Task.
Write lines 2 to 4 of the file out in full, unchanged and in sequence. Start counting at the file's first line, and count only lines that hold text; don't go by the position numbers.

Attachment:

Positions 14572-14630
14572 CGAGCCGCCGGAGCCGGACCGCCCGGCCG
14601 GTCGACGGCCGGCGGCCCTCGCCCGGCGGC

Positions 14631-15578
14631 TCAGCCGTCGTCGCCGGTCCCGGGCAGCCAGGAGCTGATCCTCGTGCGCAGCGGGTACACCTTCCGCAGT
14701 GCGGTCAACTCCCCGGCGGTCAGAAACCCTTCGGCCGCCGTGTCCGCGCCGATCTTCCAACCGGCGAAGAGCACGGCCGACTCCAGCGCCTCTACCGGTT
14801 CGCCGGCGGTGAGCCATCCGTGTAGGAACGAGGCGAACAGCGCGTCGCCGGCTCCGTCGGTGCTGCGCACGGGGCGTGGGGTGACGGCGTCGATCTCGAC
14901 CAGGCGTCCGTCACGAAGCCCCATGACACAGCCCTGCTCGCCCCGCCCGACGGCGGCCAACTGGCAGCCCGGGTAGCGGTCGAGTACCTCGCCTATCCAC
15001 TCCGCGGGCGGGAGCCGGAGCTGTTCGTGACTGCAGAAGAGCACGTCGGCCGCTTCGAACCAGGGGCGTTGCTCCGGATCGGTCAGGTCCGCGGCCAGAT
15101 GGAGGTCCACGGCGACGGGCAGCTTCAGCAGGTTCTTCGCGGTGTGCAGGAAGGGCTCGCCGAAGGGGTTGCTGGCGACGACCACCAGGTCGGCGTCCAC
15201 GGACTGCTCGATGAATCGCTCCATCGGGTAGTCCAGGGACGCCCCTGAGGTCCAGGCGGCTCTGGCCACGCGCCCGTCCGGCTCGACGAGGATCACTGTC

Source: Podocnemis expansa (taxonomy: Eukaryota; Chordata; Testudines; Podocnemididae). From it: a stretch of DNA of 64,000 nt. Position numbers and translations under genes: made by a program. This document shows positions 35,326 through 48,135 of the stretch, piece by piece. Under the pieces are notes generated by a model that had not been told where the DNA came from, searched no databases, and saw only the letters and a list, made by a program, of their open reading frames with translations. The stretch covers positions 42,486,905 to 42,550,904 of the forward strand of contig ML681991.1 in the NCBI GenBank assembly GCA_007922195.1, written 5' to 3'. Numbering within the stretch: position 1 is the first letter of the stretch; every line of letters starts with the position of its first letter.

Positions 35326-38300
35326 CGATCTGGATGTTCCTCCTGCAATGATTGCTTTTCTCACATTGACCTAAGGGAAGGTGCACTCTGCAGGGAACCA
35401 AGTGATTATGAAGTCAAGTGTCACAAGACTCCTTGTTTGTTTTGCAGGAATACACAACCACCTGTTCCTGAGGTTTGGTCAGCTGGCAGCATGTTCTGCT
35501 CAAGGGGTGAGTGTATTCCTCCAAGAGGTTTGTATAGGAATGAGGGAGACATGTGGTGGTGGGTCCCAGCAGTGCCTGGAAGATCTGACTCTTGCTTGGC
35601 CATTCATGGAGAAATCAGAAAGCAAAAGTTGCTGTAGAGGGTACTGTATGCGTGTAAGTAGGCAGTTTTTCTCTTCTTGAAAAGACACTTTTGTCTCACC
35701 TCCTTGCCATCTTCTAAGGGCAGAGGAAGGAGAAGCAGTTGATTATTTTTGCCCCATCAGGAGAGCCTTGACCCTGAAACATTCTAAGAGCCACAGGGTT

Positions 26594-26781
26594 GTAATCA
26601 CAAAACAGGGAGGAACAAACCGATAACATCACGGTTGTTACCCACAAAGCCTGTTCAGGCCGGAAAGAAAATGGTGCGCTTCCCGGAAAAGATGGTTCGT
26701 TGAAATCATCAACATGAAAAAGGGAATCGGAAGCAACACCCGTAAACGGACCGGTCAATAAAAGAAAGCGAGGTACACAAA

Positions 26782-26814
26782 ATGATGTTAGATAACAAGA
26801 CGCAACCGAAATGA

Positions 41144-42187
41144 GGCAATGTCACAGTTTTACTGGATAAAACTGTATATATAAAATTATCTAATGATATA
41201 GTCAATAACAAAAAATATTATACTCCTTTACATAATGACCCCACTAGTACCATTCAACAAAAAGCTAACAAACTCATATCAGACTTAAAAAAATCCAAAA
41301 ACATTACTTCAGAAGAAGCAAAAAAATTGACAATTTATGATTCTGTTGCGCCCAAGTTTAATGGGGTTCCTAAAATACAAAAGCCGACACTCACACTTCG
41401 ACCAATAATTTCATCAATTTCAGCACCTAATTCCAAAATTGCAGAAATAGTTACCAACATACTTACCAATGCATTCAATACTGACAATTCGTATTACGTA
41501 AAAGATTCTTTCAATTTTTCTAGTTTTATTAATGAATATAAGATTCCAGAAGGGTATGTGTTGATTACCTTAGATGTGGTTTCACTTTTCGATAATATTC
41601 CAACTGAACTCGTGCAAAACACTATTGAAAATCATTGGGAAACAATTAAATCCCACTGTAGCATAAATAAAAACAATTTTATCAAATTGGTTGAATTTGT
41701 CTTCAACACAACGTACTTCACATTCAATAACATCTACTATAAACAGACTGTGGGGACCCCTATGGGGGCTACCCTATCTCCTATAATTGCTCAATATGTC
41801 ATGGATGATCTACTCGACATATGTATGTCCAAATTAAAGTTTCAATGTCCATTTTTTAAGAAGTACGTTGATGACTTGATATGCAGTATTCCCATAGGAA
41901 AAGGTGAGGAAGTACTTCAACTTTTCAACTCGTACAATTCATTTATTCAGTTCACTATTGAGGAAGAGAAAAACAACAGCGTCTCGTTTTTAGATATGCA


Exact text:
14572 CGAGCCGCCGGAGCCGGACCGCCCGGCCG
14601 GTCGACGGCCGGCGGCCCTCGCCCGGCGGC

Positions 14631-15578